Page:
Negative liraization serves the Treasury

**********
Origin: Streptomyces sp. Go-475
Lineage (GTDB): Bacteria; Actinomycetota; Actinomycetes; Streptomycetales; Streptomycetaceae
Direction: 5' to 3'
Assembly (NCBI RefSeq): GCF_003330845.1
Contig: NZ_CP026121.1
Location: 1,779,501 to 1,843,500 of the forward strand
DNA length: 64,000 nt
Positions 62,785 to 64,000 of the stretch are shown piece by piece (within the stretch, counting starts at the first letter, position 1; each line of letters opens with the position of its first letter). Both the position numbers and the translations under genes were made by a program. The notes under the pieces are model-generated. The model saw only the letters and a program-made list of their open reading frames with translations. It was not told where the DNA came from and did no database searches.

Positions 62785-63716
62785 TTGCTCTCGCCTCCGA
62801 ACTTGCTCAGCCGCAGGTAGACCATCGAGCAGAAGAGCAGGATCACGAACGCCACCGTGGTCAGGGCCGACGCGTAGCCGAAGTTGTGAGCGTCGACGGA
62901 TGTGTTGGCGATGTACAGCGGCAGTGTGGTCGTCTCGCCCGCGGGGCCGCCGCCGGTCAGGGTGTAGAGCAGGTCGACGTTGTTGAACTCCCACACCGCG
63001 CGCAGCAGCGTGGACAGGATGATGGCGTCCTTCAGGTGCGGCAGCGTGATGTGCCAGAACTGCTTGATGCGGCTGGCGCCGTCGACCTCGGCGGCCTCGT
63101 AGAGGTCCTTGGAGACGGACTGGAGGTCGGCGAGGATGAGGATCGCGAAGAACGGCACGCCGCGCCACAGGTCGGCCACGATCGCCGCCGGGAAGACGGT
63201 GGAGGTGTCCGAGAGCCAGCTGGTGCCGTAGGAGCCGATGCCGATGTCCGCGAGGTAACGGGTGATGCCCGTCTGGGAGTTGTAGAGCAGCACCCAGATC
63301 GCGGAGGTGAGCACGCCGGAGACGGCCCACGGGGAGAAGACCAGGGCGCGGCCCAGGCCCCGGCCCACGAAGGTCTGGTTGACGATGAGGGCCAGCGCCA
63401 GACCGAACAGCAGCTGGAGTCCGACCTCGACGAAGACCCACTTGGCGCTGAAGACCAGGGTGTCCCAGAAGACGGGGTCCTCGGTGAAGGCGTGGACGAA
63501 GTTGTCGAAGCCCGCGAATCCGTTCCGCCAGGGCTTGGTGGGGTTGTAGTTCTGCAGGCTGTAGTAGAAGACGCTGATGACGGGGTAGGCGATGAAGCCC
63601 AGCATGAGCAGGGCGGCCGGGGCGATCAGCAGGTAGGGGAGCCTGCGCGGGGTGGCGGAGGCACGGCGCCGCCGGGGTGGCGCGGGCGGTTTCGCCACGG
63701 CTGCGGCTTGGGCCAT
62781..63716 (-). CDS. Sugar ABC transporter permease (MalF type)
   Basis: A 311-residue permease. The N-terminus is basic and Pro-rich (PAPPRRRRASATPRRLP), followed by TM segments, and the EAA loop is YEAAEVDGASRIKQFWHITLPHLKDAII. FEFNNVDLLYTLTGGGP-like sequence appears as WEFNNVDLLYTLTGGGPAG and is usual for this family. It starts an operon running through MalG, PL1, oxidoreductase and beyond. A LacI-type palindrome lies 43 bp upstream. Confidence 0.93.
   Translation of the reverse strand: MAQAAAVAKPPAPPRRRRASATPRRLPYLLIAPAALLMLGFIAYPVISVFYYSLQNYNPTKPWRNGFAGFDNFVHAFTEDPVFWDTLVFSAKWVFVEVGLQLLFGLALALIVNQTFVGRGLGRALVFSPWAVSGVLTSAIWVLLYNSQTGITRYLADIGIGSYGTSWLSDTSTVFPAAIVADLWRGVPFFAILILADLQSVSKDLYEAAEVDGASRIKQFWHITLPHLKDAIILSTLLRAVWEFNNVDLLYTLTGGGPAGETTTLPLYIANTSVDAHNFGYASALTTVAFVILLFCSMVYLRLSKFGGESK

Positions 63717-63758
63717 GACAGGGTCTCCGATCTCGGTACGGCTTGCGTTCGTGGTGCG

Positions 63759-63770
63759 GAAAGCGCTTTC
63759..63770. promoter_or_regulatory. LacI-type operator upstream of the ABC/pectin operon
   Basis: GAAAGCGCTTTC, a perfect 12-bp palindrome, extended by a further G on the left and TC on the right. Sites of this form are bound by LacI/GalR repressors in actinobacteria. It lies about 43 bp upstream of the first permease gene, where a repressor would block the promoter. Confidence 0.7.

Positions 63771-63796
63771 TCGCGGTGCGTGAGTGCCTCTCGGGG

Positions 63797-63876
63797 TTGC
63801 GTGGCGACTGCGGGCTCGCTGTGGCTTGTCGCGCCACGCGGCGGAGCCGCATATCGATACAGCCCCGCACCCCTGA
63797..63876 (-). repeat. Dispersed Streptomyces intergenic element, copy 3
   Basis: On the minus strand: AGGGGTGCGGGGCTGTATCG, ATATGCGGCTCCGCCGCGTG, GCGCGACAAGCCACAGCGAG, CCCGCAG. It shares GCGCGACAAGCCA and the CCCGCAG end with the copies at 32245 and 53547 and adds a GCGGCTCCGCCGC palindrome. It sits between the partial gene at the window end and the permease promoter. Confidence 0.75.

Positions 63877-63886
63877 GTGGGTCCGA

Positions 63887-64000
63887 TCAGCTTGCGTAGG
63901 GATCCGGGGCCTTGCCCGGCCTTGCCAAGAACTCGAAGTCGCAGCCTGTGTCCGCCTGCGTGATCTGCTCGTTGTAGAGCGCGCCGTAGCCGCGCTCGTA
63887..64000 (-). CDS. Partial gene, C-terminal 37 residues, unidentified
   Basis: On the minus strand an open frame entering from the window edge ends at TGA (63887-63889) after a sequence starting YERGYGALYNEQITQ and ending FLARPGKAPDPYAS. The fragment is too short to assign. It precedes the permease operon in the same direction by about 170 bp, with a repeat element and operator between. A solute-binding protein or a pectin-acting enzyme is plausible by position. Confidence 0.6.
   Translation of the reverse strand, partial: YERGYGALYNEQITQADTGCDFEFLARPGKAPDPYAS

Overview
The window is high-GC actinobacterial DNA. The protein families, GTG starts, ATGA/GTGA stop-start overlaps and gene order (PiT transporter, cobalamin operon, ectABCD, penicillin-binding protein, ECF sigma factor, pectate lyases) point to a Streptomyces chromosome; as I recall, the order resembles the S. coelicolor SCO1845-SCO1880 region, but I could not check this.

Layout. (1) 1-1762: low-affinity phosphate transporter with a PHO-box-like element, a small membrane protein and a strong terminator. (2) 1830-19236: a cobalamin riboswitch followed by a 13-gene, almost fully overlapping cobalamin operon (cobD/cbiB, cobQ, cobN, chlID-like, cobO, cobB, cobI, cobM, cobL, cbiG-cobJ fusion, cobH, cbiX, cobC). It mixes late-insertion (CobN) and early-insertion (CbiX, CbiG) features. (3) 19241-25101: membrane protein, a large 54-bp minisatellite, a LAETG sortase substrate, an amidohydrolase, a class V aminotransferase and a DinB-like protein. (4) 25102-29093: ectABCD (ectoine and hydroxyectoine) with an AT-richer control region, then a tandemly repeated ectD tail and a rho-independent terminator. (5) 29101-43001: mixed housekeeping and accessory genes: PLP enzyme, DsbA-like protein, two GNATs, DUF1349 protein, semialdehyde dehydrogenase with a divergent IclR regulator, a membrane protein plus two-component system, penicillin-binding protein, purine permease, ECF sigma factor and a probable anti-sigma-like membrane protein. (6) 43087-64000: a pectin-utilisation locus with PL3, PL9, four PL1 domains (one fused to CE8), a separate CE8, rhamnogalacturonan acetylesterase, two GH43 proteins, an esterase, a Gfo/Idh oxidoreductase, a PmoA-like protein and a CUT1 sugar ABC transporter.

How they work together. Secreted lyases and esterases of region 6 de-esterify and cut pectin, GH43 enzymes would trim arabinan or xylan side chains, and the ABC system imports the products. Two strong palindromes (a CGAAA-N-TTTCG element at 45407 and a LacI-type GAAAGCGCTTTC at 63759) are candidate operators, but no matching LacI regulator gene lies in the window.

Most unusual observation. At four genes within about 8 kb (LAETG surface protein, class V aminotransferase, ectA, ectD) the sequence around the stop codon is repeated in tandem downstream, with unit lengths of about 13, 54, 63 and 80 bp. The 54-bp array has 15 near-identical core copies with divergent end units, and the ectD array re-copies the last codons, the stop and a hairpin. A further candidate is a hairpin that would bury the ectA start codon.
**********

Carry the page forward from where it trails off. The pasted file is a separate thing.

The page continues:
The Central Bank’s rate cuts since September 2021, when inflation began its sharp rise, have limited loan capacity and the conversion rate of deposits to loans has hit a historic low as a result of the ‘hidden’ upper limit for interest rates (IR). Why are borrowers having trouble accessing loans? The direct/indirect upper limit for banks’ loan and deposit IRs and the surge in bond-based required reserves restricted banks’ ability to lend and contracted loan capacity. Deposits (with the impact of the FX rate difference of the FX-protected TRY deposit accounts) have risen by 95% as of mid-October over the past 12 months, while the surge in loans has remained at 68% including renewals, structuring, and FX rate differences. Meanwhile, banks’ securities stocks consisting of primarily Treasury bonds jumped 80% from TRY 1.17tr to TRY 2.2tr. Intervention in banks’ IRs is restricting the private sector’s ability to access loans, while IR cuts are reducing the Treasury’s borrowing cost. The Treasury doesn’t have difficulty in bond borrowing given the record negative IR. The liraization strategy seems to aim to finance record budget deficits estimated at TRY 461bn for 2022 and TRY 660bn for 2023 rather than to prioritize ‘growth’ as stated in the Monetary Policy Committee statements.

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